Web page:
While this may not look like the Galway you've strolled through, driven by or partied in - this ancient map of the city shows just how little of the city has actually changed.
These maps have been published in a new book, as well as an accompanying exhibition that includes illustrations of Galway dating back nearly 600 years.
The atlas has details of over 2,500 sites that explore how the city developed from Gaelic fortifications in the early 12th century to becoming an Anglo-Norman seaport a century later.
The new publication is the 28th Irish town to be illustrated as part of the Irish Historic Towns Atlas, an initiative that was founded in 1981 as part of the Royal Irish Academy - Galway follows towns like Kells, Bandon and Belfast.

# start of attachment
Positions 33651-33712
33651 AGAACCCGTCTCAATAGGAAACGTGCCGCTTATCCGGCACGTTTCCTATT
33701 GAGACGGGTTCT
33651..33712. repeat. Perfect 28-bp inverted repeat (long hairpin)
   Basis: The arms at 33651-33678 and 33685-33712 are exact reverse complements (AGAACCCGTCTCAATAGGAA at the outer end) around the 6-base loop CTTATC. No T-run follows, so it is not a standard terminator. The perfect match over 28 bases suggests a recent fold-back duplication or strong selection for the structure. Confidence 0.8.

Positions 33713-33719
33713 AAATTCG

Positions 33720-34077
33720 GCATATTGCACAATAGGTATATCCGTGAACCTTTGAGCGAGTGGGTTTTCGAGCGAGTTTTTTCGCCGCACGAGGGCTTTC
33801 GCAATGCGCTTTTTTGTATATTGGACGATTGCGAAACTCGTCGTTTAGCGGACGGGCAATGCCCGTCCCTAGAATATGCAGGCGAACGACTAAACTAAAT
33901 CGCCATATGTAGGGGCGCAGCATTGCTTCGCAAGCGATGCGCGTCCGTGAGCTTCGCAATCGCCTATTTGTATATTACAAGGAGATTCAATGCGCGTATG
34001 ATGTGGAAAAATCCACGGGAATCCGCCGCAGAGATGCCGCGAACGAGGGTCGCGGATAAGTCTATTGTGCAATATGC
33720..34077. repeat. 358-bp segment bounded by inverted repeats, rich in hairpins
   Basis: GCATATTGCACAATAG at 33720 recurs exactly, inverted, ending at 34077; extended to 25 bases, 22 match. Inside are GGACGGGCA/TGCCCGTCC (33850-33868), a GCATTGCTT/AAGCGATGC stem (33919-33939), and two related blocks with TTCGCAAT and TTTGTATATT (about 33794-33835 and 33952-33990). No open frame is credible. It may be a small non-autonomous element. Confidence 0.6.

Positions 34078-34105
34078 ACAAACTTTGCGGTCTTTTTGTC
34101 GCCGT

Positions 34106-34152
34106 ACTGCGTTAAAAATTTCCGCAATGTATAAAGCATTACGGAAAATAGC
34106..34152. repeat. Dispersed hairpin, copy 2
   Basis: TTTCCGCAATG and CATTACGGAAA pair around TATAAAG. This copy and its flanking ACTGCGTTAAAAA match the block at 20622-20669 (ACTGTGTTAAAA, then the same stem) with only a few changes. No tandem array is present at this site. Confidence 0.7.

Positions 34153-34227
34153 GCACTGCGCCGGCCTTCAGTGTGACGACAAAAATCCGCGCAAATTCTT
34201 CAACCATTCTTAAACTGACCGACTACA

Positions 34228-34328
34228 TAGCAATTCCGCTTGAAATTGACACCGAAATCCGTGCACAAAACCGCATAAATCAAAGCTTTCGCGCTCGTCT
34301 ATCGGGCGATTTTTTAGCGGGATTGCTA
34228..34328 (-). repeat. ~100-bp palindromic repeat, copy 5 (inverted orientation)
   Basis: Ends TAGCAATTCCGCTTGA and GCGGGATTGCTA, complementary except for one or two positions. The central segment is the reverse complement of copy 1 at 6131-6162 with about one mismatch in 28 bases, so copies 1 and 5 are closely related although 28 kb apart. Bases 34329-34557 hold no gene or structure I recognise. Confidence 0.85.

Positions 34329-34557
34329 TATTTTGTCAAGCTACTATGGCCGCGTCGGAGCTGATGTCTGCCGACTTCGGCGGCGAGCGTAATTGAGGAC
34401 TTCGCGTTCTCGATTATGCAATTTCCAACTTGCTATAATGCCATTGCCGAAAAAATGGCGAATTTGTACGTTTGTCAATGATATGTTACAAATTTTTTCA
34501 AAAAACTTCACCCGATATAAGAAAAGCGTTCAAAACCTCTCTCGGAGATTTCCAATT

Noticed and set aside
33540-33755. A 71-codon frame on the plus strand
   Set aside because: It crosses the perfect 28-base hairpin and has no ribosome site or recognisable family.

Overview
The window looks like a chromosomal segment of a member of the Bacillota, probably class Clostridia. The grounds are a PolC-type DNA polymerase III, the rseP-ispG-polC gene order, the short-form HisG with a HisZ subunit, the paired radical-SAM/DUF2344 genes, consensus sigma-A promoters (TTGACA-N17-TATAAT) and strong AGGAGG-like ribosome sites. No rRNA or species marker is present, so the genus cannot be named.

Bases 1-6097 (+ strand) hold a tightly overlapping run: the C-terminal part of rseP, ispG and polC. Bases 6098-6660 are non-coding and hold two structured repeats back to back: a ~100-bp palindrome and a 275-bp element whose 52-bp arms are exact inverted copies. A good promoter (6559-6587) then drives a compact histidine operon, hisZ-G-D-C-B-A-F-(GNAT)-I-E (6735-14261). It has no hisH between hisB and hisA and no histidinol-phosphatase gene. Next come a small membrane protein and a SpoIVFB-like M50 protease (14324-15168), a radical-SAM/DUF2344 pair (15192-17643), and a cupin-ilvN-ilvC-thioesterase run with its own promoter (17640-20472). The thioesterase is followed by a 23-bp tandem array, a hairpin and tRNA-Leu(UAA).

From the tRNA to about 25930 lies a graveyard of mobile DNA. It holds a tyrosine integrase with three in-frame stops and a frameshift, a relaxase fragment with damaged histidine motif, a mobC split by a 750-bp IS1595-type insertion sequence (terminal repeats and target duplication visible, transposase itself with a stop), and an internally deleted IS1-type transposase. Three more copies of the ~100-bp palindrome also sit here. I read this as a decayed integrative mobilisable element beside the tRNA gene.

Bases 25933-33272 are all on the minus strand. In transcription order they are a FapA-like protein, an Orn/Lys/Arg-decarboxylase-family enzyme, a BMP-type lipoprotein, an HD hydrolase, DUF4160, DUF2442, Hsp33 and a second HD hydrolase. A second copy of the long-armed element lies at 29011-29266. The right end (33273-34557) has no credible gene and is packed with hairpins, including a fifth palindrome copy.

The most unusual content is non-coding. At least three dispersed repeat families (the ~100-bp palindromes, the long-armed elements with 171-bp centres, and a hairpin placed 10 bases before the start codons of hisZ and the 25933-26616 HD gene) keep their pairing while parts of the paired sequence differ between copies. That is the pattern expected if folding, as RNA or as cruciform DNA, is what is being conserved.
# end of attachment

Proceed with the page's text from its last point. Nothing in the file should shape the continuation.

Archaeologist Paul Walsh of the National Monuments Service explains that the modern city of Galway developed as a trading port at the mouth of Lough Corrib with commodities like hide and tallow being exported and iron, salt and spices coming in.
There you have it, everyday's a cool day kids.